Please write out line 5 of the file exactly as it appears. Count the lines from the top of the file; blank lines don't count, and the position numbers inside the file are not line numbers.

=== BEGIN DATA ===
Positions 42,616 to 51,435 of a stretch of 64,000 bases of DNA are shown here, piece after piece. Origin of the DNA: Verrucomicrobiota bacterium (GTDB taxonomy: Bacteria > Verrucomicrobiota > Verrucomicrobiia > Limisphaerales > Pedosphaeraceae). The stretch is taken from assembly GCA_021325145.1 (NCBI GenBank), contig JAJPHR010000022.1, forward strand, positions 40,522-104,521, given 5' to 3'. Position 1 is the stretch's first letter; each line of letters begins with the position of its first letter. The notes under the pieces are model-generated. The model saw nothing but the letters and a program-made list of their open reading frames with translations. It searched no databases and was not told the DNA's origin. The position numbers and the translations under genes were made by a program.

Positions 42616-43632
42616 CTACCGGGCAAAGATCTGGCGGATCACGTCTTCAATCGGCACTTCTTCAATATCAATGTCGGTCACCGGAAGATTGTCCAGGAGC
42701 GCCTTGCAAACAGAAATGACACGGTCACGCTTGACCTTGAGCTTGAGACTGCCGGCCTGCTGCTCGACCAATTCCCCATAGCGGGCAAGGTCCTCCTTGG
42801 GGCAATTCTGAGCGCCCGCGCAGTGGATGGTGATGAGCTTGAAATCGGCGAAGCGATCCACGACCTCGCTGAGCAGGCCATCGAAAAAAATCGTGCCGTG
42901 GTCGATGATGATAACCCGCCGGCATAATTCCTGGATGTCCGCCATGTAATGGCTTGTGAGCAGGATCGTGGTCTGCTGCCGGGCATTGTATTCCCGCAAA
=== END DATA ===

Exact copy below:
42801 GGCAATTCTGAGCGCCCGCGCAGTGGATGGTGATGAGCTTGAAATCGGCGAAGCGATCCACGACCTCGCTGAGCAGGCCATCGAAAAAAATCGTGCCGTG